Apr 17, 2020 - Economy & Business

The gamble to re-open the economy

Illustration: Sarah Grillo/Axios

There's a big blind spot as governors weigh how and when to lift stay-at-home orders: If businesses' doors reopen, will the people come?

Why it matters: The economy has been ravaged by efforts to contain the coronavirus outbreak — and the recovery is dependent on whether Americans feel they can return to normal life without contracting the disease.

Driving the news: The Trump administration unveiled guidelines for states to gradually begin reopening their economies — starting with states that have "beautifully low" case numbers, as President Trump said in a phone call with governors.

Yes, but: While there may be pent up demand for things like haircuts, many Americans say they'll continue staying home until they feel it's safe.

  • "If people don’t have confidence that it’s safe to go out and go to your job or go to a store, they’re just not going to go regardless of what the government says,” Joshua Bolten, CEO of the Business Roundtable, a trade group for the world's biggest corporations, told CNBC.
  • After Trump’s announcement, Bolten said in a statement to Axios that business leaders welcomed the federal guidelines and look forward to working with officials on “public and workplace safety, testing and virus monitoring.”

Between the lines: A range of CEOs and government leaders agree that scaling up testing is crucial to convince Americans it's safe to engage in pre-coronavirus activities.

  • "Those who test positive could be quarantined and cared for, and everyone who tests negative could re-enter the economy with confidence," Amazon CEO Jeff Bezos wrote in his annual shareholder letter.
  • People will only return to work "after there’s enough capacity in the hospitals, after there’s proper amount of testing,” J.P. Morgan CEO Jamie Dimon told analysts this week.

The big picture: Many unemployed Americans plagued by financial hardship won't have a choice but to return to work, even if they feel unsafe. They're relying on employers making critical adjustments to put them, as well as customers, at ease when the economy re-opens.

  • Boeing says 27,000 workers, who were partially paid while facilities were shut down, will return to its plane-making factories in Washington State next week, where coronavirus cases have slowed.
  • Their workplace will look a lot different: shifts will be staggered, managers will be required to check-in with employees about how they're feeling, and face coverings will be mandatory. The aerospace industry's leading union said they were reassured protective equipment will be supplied to employees.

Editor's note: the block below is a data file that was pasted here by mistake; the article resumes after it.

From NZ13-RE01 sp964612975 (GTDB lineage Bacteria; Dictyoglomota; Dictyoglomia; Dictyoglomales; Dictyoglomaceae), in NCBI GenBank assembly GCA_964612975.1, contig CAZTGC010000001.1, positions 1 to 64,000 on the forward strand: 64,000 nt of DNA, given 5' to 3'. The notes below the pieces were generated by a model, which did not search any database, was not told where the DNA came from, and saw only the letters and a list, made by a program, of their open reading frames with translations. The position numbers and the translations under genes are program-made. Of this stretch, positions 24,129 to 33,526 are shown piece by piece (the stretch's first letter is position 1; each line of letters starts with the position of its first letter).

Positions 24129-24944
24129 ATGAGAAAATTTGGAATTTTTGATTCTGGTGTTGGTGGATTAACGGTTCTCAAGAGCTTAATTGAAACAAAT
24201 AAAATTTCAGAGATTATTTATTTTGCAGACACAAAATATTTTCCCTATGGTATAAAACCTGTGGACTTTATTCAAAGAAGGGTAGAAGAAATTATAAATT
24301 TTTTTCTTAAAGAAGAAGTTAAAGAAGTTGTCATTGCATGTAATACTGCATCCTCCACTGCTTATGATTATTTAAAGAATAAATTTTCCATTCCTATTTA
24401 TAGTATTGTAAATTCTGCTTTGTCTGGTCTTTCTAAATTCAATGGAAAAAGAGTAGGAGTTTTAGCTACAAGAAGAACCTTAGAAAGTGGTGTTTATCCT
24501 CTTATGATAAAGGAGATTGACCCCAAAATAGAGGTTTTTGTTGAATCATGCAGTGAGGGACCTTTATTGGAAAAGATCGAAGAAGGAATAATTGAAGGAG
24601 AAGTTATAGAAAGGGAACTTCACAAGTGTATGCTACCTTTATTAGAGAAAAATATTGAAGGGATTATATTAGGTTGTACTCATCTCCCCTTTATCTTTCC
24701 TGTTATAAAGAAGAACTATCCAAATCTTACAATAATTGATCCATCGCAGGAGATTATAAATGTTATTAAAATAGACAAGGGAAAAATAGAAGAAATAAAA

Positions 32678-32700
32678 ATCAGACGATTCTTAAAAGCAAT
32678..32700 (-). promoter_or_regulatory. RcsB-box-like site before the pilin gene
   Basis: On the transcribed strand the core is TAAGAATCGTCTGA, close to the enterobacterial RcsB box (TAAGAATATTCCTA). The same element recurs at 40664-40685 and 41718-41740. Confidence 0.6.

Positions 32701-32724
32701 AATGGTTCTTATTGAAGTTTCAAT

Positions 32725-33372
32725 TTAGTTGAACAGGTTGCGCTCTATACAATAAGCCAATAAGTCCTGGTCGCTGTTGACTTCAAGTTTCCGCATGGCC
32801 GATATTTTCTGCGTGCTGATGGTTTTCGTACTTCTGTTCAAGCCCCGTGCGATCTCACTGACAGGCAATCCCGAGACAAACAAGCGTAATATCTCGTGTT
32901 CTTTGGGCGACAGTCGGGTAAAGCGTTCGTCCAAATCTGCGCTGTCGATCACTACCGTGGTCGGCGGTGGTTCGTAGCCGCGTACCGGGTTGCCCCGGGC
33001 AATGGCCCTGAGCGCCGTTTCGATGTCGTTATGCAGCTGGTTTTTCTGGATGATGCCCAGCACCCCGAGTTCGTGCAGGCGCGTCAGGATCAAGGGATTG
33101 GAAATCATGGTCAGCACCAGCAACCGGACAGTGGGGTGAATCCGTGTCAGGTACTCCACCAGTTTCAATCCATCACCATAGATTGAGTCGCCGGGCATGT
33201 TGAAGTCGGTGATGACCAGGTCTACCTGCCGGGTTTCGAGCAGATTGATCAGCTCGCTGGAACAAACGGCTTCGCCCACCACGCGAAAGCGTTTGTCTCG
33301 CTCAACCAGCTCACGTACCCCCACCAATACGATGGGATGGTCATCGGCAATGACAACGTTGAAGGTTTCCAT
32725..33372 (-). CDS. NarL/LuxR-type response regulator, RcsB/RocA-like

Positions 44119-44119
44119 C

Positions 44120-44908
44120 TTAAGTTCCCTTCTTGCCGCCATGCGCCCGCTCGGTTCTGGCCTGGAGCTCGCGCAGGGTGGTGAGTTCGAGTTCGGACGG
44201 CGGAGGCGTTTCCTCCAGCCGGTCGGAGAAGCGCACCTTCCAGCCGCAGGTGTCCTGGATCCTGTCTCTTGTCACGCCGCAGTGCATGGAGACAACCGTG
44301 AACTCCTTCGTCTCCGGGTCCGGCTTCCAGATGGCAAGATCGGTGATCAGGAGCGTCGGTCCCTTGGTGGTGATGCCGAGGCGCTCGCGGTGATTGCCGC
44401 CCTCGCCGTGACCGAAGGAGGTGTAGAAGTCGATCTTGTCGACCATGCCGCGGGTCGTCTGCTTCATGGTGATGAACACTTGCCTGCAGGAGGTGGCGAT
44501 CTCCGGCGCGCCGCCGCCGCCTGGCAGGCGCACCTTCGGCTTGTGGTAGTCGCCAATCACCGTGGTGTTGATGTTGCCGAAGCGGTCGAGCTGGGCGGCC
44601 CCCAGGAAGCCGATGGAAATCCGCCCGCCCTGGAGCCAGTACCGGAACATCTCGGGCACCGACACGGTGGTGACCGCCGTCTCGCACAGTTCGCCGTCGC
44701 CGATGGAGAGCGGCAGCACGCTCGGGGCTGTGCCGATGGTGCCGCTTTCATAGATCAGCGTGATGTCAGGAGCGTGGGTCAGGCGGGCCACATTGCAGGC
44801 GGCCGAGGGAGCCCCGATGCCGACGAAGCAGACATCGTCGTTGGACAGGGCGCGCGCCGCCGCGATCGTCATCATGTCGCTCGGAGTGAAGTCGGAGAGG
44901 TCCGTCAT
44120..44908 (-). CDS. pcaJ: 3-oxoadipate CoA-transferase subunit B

To stave off any consumer concerns, companies are considering big changes to adhere to the new physical-distancing norm.

  • One example: The International Air Transport Association, a global airlines lobbying group, said leaving middle seats open to put more space between travelers "was among likely conditions for a resumption of air travel."
  • Airline passengers "won't return to travel until they feel personally safe in doing so," the group warns.
  • Shared office space pioneer WeWork, too, is planning big layout changes.

The other side: Some Americans are eager for stay-at-home orders to be lifted, even as coronavirus cases continue to surge.

  • In Michigan, protesters swarmed the Capitol to defy Gov. Gretchen Whitmer's lockdown orders.
  • "I'm just ready to go back to work," one protester told the Detroit Free Press.
  • Kentucky's Gov. Andy Beshear has also been a target. "I want to be in my church with our parish," a Kentucky protester told the Courier Journal on Thursday.

The bottom line: Reopening the economy will look different across America — but it will mean very little anywhere if people don't feel safe enough do the things that keep the economy humming.

  • One stark warning: "If we don’t get this right, the public health and economic costs could become even more daunting," Suzanne Clark, the U.S. Chamber of Commerce CEO, wrote in a USA Today op-ed.

Go deeper

Trump's big, empty beef with Twitter

Illustration: Aïda Amer/Axios

President Trump finally acted on his now year-old threat to take action against social media platforms for alleged bias against conservatives. But so far, according to experts in both government and the industry, the threat looks mostly empty.

Driving the news: Trump escalated his war on Twitter Friday morning, tweeting repeatedly that the company needs to be regulated after it overnight added a warning label to a tweet of his calling for the military to start shooting looters, which violated Twitter’s rules against glorifying violence.

In photos: Protests over George Floyd's death grip Minneapolis

The Third Police Precinct burns in Minneapolis on Thursday night. Photo: Stephen Maturen/Getty Images

Demonstrators demanding justice burned a Minneapolis police station and took control of the streets around it last night, heaving wood onto the flames, kicking down poles with surveillance cameras and torching surrounding stores.

What's happening: The crowd was protesting the death of George Floyd, an unarmed black man whose life was snuffed out Tuesday by a white Minneapolis police officer who kneeled on his neck for about eight minutes.

Minneapolis mayor to Trump: “Weakness is pointing your finger” during a crisis

Minneapolis Mayor Jacob Frey fired back at President Trump on Friday, after the president accused the mayor of weak leadership amid violence sparked by the killing of an unarmed black man by a white police officer.

Driving the news: Trump made his accusations in a pair of tweets early Friday, saying he would bring the national guard into Minneapolis if Frey couldn't “bring the City under control.”